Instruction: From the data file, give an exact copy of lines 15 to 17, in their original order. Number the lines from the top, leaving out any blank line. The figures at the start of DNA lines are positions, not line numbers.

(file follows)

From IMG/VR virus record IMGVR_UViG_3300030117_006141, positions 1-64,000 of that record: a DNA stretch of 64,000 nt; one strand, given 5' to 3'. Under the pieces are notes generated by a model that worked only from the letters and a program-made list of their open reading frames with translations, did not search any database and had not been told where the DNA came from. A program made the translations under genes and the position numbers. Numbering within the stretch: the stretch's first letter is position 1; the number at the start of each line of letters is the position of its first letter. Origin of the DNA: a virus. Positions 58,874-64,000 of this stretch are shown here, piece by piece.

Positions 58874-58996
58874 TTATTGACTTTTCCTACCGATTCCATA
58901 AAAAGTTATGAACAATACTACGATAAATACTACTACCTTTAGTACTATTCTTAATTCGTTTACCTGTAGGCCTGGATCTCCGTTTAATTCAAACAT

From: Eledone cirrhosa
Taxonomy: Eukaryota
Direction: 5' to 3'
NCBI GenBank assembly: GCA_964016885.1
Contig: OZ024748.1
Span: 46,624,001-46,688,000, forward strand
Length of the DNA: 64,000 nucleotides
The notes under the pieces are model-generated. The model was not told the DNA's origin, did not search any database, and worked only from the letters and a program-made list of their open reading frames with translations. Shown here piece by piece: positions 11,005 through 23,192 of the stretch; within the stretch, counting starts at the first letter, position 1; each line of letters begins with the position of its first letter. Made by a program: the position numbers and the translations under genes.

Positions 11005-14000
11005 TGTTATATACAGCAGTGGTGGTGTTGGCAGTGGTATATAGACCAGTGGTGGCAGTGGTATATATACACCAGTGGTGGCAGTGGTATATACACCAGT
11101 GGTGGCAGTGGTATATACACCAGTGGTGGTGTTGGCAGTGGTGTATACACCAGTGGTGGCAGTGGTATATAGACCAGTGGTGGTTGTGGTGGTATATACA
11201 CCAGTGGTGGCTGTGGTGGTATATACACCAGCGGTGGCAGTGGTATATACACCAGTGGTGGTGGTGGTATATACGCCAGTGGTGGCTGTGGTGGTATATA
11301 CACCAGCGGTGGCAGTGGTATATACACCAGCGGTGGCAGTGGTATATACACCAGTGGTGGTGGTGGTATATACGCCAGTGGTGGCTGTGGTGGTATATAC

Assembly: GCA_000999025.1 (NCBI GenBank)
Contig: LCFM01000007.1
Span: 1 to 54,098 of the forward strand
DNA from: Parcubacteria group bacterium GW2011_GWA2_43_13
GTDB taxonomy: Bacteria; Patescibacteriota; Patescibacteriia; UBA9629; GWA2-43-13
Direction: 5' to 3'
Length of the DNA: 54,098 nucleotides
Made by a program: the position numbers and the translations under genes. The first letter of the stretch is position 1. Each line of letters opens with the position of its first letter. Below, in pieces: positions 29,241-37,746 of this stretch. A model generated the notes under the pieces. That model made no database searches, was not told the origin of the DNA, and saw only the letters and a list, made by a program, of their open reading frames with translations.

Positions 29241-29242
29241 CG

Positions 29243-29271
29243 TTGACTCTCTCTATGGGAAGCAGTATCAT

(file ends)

11101 GGTGGCAGTGGTATATACACCAGTGGTGGTGTTGGCAGTGGTGTATACACCAGTGGTGGCAGTGGTATATAGACCAGTGGTGGTTGTGGTGGTATATACA
11201 CCAGTGGTGGCTGTGGTGGTATATACACCAGCGGTGGCAGTGGTATATACACCAGTGGTGGTGGTGGTATATACGCCAGTGGTGGCTGTGGTGGTATATA
11301 CACCAGCGGTGGCAGTGGTATATACACCAGCGGTGGCAGTGGTATATACACCAGTGGTGGTGGTGGTATATACGCCAGTGGTGGCTGTGGTGGTATATAC